World of Warcraft, by design, is always trying to be the broadest possible game. To some extent very many different video game skills are needed to play World of Warcraft. WoW requires you to memorize a lot of things, it needs strategic and tactical skills, and it needs different degrees of twitch skills in different levels of content. But it also tries to include Bhagpuss' ideal of "my character has all the skills", creating a hybrid model in which increasing your character skills reduces the amount of player skills you need to bring.
And that is where the "WoW needs no skill" argument is coming from. First of all it dismisses all but twitch skills. And then it only looks at how much twitch skill is needed for content if you are already completely maxed out with gear. And yes, if you have a 6k+ gearscore, the larger majority of content of World of Warcraft, including heroics and over half of the raid dungeons, requires very little twitch skill. Even the "final" WotLK encounter, the Lich King, on the easiest available difficulty level, only requires an amount of twitch skill which is well within the reach of veteran video gamers.
But, as Gevlon likes to point out, replacing skill requirements with gear is your personal choice. If you really WANT a game that needs a lot of twitch skill, you could simply form an "undergeared" guild like he did. Or you could play through content in hard modes. It is simply not true that there is no challenge at all available in World of Warcraft. Instead what happens is that players DELIBERATELY are constantly working on LOWERING the skill requirements, through maximizing their "efficiency" of gear / talent builds / everything else, and even through the use of third-party programs (addons) which make encounters much easier. But that is like complaining that "Civilization V is too easy" after playing it through on the easiest (Settler) difficulty level and having used some mods that make the game even easier.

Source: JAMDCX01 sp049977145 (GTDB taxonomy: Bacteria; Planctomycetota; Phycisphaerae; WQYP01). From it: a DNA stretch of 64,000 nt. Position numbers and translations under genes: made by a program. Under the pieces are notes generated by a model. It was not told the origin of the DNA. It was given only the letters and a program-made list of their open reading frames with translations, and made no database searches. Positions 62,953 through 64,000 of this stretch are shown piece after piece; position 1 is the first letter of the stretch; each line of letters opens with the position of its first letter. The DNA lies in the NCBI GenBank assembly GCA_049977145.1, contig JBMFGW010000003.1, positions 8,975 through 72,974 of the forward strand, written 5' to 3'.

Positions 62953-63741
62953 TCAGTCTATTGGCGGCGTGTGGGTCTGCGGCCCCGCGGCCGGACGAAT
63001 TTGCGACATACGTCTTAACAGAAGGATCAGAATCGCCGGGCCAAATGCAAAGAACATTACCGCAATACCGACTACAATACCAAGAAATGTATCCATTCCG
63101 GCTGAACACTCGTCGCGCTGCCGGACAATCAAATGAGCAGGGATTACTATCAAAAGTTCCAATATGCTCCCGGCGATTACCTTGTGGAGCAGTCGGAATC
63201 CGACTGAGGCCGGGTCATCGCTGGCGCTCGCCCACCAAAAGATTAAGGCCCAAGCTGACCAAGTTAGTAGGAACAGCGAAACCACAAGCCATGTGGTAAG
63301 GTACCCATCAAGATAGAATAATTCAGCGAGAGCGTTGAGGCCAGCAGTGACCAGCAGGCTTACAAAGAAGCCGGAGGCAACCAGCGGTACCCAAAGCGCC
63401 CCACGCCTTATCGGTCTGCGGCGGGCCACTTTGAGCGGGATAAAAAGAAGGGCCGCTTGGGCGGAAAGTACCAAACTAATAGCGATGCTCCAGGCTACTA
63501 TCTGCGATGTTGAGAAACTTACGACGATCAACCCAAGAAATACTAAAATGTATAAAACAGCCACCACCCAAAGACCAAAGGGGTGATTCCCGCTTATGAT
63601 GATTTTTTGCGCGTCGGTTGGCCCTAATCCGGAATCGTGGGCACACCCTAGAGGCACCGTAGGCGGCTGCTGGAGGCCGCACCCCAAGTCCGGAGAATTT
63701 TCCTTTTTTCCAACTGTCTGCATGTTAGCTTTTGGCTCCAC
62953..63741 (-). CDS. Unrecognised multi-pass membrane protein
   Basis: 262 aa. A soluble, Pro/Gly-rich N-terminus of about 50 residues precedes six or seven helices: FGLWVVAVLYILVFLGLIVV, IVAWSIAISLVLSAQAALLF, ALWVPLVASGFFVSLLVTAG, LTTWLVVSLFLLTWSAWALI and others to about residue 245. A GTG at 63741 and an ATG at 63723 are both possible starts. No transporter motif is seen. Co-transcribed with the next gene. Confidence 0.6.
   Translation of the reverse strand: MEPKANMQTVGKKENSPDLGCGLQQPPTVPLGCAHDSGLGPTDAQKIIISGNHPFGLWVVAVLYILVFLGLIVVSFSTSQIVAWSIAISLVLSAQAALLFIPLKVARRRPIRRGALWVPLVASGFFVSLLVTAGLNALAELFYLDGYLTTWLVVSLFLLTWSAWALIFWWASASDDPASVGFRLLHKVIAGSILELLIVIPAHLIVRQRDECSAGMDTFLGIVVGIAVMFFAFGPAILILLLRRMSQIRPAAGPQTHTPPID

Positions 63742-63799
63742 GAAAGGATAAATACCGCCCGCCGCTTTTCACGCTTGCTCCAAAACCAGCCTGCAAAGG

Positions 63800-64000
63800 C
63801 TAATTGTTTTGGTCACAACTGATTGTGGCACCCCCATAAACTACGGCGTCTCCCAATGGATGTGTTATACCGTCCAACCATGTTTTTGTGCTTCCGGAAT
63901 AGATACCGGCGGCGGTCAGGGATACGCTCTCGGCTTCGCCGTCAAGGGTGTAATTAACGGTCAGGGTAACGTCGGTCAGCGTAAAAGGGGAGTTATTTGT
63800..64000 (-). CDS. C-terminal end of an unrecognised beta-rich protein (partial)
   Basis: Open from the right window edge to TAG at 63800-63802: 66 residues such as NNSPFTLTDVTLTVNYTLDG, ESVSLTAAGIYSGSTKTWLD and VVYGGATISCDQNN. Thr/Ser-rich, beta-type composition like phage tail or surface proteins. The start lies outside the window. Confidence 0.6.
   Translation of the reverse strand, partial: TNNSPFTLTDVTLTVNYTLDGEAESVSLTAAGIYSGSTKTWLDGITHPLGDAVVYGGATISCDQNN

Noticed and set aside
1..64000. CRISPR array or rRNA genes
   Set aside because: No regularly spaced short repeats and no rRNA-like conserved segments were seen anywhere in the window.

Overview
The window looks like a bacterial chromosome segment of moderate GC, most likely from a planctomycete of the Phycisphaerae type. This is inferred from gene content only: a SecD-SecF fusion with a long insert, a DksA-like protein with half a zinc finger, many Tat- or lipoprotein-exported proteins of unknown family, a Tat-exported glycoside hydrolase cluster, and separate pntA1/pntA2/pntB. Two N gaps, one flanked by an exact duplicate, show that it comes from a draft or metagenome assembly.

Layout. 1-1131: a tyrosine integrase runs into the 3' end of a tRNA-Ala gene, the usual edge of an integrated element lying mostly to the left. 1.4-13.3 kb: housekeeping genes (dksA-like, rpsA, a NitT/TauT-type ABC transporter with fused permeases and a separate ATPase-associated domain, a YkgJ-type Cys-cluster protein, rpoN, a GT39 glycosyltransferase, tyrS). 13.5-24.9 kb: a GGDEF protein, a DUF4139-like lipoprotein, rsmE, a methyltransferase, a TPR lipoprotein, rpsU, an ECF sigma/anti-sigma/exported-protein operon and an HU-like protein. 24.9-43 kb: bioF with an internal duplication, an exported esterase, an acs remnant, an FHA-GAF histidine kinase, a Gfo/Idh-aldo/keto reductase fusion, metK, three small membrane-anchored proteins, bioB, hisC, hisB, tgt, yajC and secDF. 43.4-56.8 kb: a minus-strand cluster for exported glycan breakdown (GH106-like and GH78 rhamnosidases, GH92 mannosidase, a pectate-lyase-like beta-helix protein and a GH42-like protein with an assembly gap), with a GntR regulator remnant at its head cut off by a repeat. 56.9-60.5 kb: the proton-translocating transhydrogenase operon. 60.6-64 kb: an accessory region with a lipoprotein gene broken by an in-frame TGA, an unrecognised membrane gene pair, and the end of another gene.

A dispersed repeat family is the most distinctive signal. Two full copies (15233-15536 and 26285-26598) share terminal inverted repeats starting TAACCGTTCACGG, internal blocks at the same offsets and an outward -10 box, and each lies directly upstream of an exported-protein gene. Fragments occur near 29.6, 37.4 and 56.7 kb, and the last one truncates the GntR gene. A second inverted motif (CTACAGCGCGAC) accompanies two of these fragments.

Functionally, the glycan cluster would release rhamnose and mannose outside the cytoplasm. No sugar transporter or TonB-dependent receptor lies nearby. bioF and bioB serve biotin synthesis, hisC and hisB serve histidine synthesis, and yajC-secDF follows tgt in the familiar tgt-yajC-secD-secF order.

The reason I personally dislike the "WoW needs no skill" crowd is that I always suspect them of elitism. Their main interest isn't in playing through something hard, because they already could do that. Their main interest is in excluding a broader audience from the game, or from certain types of content. I find that counterproductive. If I would play Civ5 on immortal difficulty level, what on earth would be my interest in demanding that the lower difficulty levels of the game would be removed, so less people could play it? I am much better off letting a larger audience play the game, each at his personal prefered difficulty level, because that way the developers earn a lot of money and are more likely to make more games of that type.
Me, I would like if World of Warcraft would require more tactical skills, and less Super Mario twitch skills. Fortunately it appears that Cataclysm will at least grant me the former, if not the latter.